Thanks again for your help Super T, I apprieciate it, Jeff
Cobra, as I said... I may be a little harsh and it may be a different and better product, it's just that I've been told that story before. I've had problems with the KAD44 package and was assured that KAD300 will be the business. Well, no luck even though Volvo people were always there for me and do stand behind their product (over here at least). However, this does not eliminate downtime. And I really didn't want any downtime on a diesel-powered 40' express cruiser which tops out at 40 mph. It's not like I bought a 120+ V-bottom with blown V8s. So, maybe DPR will work out, I'm trying to keep my mind open but I do have a bad taste in my mouth.
Jeff, I would go with a twin 440 application and it's just a question of balance. If I had a choice b/w a 3 engine and a 4 engine application, I would choose a 4 engine boat for the same reason. The only reason a 3 engine setup would be better is if you can get on plane with only two engines running. But with two 315s, I doubt it. In terms of consumption, I believe it would be a close call. Not sure but I even have the feeling that the twin boat would do a bit better in terms of fuel economy.
In terms of Arnesons vs. Weismann drives, I believe Weismanns would be a bit faster getting on plane and would be easier for docking. But not really sure, I don't know Weismanns very well, not a great deal of experience there. I believe that Arnesons are not bad for docking. It takes some time to get used to them but they're OK. However, I do believe Arnesons will give you a higher top end. So IMHO, it's gonna be a slight advantage to Weismann for getting on plane and docking, slight advantage for Arnesons in terms of top end performance. Not really sure though...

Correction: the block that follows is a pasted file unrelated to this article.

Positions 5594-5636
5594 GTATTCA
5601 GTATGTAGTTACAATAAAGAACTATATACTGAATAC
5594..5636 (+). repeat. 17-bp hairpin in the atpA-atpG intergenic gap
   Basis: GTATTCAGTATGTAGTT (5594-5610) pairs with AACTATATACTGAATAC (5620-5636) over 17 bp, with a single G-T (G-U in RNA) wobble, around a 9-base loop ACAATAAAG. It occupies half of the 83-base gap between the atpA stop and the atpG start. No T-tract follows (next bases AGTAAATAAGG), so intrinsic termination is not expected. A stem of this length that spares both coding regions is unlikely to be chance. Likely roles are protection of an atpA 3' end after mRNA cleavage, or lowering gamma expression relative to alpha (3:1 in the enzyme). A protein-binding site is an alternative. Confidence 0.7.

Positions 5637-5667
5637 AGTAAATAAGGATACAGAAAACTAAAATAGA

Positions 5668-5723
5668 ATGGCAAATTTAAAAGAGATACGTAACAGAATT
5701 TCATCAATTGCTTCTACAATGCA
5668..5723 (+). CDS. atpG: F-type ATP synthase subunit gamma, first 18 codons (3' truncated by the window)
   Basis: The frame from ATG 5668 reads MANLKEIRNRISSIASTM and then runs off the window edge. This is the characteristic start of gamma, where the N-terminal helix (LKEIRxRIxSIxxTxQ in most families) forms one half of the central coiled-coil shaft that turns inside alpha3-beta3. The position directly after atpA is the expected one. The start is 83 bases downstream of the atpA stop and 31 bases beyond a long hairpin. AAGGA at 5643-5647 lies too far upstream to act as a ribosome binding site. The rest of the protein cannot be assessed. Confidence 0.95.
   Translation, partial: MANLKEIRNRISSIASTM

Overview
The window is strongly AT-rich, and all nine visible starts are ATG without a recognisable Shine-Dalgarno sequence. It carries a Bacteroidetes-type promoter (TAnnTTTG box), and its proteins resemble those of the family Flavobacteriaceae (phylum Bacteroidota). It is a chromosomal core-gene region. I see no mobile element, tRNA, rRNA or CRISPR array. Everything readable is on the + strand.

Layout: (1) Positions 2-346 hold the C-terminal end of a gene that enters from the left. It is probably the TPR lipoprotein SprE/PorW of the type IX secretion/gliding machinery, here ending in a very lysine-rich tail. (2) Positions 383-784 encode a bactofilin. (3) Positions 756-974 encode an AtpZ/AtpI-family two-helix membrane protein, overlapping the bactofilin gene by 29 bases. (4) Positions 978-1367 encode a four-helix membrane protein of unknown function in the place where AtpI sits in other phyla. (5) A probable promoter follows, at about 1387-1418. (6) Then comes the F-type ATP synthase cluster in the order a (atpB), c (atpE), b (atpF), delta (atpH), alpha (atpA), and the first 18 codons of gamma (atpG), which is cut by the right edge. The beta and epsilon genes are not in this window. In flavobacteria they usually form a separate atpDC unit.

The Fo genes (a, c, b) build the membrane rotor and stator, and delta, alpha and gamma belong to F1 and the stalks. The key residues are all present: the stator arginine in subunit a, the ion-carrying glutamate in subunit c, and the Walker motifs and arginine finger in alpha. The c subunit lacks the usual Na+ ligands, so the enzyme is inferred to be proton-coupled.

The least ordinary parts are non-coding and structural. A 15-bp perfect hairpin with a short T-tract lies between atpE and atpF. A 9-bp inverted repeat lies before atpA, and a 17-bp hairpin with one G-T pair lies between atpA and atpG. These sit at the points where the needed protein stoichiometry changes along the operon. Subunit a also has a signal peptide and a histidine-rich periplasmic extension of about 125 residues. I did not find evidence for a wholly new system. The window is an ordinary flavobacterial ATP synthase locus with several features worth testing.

As far as tuning Yanmars is concerned, just turn up the fuel supply. About 500 to 550 can be done safely, after that I don't really know. I've heard stories of over 600hp. with more extensive modifications (turbo) but don't know how well that worked or if it happened at all.
Seateks are realible if you do your maintenance regularly. Don't expect to get the reliability usually associated with diesels. My experience is: 250 to 300 hours, they need to be serviced, the sort of thing I expect you would do with an HP500 after say 100 hours. After 3 of those, a full rebuild is required so you could go for up to 1000 hours before this is required. Then, the best thing to do is to pull them and send them back to the factory where they rebuild them better than new. It's costly but then you basically have new motors with a 6 month warranty (may be 1 year now since new EEC regulations stipulate that). How many times you can do that before you have to bin the block, I don't know... But in general, it's how you treat them. With proper warm-ups, regular oil changes and routine checkups, I've seen people do 500 trouble-free hours without opening them. Then again, I've seen people behaving badly and needing rebuilds after little over 100 hours. BTW, this is for versions with closed cooling. If you can fit the exchanger and don't mind the extra 80 lbs. or whatever it is, take them. Actually, even if you do mind the extra 80 lbs, do not make that mistake because it is a big one...